Buying a new drum kit might be too overwhelming for the beginner. After all, you’re not just buying one piece (i.e., an acoustic guitar, a saxophone, etc.); rather, you’re about to buy an assortment of drums and cymbals. With different brands and various prices to choose from, you might find yourself a bit confused when you arrive at the music shop. This said, here’s a drum lesson for the first-time consumers.
I’m Ready… and so is my Wallet
Let’s start with the most important aspect of buying a drum kit: the budget. First of all, it’s best that you spend as little as possible. After all, you’ve just enrolled for a drum lesson program. This said, don’t buy the biggest, best sounding drum set available at your music shop. They’re expensive; plus, they might be too advanced for you. Rather, set your budget for a drum kit that’s worth around $300 to $600.
Now you might say: “Hey, I’ve got the money anyway; might as well spend it.” If you’re a beginner, there’s a huge chance that you’d be wasting your cash. See, if you get the best sounding drum kit and then you assume that your playing will improve then you’re definitely wrong. Though you will eventually improve with practice, playing a cheaper starter kit would make you more eager to make your sound as good as possible (since you strive to play better).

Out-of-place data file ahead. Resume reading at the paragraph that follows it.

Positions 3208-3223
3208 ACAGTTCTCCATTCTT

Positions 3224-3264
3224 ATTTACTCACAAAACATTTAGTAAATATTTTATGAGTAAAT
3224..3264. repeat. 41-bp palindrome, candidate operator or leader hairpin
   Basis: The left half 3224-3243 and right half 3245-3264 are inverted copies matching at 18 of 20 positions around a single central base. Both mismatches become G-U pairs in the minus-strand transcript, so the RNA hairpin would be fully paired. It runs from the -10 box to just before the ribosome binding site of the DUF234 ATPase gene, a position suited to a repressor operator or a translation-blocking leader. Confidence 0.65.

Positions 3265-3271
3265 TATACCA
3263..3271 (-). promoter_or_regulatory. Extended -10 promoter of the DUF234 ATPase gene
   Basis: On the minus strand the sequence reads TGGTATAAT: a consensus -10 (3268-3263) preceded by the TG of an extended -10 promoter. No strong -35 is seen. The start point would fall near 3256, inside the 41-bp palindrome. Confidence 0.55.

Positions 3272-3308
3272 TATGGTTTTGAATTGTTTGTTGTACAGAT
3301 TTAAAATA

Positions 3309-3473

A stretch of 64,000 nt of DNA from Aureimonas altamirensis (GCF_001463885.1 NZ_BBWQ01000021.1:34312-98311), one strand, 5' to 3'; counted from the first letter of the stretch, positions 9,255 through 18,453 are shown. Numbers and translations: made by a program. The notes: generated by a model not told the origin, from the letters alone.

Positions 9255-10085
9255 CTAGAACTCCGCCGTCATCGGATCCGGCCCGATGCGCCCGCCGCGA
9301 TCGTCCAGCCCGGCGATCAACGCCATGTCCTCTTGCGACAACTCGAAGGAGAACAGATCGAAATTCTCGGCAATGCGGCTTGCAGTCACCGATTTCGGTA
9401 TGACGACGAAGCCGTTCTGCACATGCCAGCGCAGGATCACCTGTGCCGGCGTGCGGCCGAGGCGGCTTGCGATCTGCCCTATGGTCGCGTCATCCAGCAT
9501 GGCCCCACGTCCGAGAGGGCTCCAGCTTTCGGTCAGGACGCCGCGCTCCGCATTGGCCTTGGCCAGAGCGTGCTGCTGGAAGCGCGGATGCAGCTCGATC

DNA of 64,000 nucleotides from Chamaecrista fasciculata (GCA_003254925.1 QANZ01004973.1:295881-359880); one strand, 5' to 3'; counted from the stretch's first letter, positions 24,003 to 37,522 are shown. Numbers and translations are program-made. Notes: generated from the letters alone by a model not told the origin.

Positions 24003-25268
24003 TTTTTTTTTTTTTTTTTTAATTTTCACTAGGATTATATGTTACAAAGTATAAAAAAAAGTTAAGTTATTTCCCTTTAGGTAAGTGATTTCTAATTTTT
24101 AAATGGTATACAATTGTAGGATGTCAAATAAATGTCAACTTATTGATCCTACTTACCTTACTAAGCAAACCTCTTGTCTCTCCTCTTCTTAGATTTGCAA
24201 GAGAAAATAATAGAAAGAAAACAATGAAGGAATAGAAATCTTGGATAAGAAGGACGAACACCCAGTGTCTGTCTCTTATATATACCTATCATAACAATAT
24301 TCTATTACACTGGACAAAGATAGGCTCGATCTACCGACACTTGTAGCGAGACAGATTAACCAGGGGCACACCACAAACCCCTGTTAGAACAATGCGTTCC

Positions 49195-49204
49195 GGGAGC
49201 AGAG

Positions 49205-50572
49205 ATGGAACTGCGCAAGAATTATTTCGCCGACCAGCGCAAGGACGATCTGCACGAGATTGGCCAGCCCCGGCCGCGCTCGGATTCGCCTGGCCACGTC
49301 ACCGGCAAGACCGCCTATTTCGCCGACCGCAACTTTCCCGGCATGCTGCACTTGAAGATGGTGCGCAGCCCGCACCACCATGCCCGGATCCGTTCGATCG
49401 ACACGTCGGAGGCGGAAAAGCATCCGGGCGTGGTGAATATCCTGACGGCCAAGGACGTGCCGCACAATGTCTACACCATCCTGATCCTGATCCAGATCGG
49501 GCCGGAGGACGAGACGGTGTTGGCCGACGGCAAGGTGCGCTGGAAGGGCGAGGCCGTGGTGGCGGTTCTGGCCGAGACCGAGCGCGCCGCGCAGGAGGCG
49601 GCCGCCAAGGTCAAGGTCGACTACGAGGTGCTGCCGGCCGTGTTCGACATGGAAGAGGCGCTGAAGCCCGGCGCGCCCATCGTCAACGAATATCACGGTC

Wait, There’s no Cymbals!
A lot of beginners might get shocked upon knowing that a typical starter drum set doesn’t come with cymbals. This is because drum manufacturers generally do not construct cymbals (and vice versa). But then again, a drum set wouldn’t be complete without its own set of cymbals. With that in mind, a good set of cymbals would typically include a 20″ride cymbal, a 16″ crash cymbal and a couple of 14″ high hat cymbals.
If you’re just starting out, you can buy a combination ride/crash cymbal, separate it into two, and use these as distinct cymbals. Though it may save you a bit of cash, eventually you’ll want to get a separate set of crash and ride cymbals as you progress. If you’re buying second-hand cymbals, however, be sure to inspect it for cracks. Look around its edges for splits as well. Again, budget wisely; don’t spend over $200 on beginner cymbals.
If you find yourself with a really tight budget, don’t worry if you can only afford a four piece drum kit. Look at it this way: the fewer the pieces the better. See, too many drums might be too much of a temptation for you. During a drum lesson, you’d feel that you’re compelled to play with your extra toms, cowbells, and octobans-instead of focusing on the fundamentals. Don’t worry if you only have a basic drum kit, you can add more equipment later.
Asking for a Little Help
Lastly, it’s not bad if you ask for some help when you’re shopping. If you have a friend who already owns a drum kit, be sure to ask him (or her) to help you with inspecting, shopping, and even negotiating for your new drum kit. If you can, you can also ask for your drum instructor for some help and advice. After all, a drum set is something you wouldn’t want to waste your hard-earned money on.